Search autobiographies, Indigenous publications, oral histories, personal writings, photographs, drawings, and audio files created by American Indians, Alaska Natives, and Canadian First Peoples. The interface includes a timeline of events that are cross referenced by region and tribe to improve discovery.
The Parker Library at Corpus Christi College, Cambridge contains 538 Old English and medieval manuscripts. This database provides full digital copies of each manuscript along with thousands of citations to the relevant secondary literature on the manuscripts.
Includes printed and manuscript sources, visual material, ephemera, and video clips. Covers music, tv, movies, fashion, youth culture, student protests, civil rights movement, and women's liberation.
This collection of primary source materials from the Wiener Library and The National Archives of the UK and covers the politics and administration of the refugee crisis in Europe after World War Two. Among the topics included are refugee camps, Jewish orphans, and the British military in Germany.
Provides indexing to the most popular general-interest periodicals published in the United States and reflects the important events of the 20th century. Coverage includes 1890-1982.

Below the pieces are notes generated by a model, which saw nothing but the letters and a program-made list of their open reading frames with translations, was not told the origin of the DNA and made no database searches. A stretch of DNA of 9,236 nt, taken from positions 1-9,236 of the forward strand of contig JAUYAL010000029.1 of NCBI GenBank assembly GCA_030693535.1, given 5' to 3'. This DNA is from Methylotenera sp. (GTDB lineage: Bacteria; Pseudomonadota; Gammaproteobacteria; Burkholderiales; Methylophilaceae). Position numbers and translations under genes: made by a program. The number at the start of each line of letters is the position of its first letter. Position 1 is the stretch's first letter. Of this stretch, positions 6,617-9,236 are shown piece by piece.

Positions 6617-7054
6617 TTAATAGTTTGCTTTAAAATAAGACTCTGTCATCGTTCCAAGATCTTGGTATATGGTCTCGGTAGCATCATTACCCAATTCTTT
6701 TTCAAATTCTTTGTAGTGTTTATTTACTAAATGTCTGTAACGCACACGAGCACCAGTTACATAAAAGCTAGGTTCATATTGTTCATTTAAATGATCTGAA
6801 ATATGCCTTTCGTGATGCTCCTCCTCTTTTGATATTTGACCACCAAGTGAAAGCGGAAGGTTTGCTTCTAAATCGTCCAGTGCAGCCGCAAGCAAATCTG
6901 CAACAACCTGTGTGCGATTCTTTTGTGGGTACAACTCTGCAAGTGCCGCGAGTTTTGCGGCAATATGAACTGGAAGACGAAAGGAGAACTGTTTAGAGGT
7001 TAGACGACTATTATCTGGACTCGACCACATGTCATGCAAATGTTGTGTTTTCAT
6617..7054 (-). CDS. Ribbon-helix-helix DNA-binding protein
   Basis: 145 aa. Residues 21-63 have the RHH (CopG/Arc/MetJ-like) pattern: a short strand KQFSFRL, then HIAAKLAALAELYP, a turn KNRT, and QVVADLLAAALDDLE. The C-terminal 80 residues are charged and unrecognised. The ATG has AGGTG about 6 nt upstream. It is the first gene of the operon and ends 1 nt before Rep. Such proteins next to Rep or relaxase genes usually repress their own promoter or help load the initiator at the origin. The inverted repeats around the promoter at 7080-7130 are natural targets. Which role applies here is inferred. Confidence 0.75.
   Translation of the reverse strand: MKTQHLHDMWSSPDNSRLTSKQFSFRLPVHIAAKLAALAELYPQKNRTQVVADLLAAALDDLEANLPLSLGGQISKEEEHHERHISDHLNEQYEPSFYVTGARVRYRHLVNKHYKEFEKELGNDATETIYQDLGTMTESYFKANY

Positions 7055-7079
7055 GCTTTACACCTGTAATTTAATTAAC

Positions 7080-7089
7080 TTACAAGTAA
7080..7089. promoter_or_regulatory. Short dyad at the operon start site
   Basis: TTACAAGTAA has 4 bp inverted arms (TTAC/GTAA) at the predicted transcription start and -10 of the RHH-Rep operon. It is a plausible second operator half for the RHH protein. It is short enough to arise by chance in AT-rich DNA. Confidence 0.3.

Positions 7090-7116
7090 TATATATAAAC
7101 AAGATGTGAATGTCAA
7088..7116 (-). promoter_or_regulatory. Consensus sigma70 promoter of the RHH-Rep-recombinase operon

RIPM Jazz Periodicals is comprised of 117 jazz journals published between 1920 and approximately the year 2000, primarily from the United States. Significant journals include, among others, Cadence, Mississippi Rag, and Record Changer.
Access the entire run of one of the most important magazines to cover music and popular culture. The archive provides issue browsing and keyword searching of all text including articles, photo captions, and advertisements.
An online collection of books, pamphlets, serials, and other works about the Americas, from the time of their discovery to the early 1900s. Covers a span of 400 years in North, Central and South America, as well as the Caribbean.
Letters, diaries, memoirs, and oral histories; accounts from official, radical, and alternative organizations; posters, broadsides, pamphlets, advertisements, and rare materials; and Universal newsreel footage of the times.
This database include essential legal materials on slavery in the United States and the English-speaking world as well as materials on free African-Americans in the colonies and the U.S. before 1870.This includes every statute passed by every colony and state on slavery, every federal statute dealing with slavery, and all reported state and federal cases on slavery.
A comprehensive summary of statistics on the social, political, and economic organization of the United States. Provides thousands of tables and millions of data points across a wide variety of topics.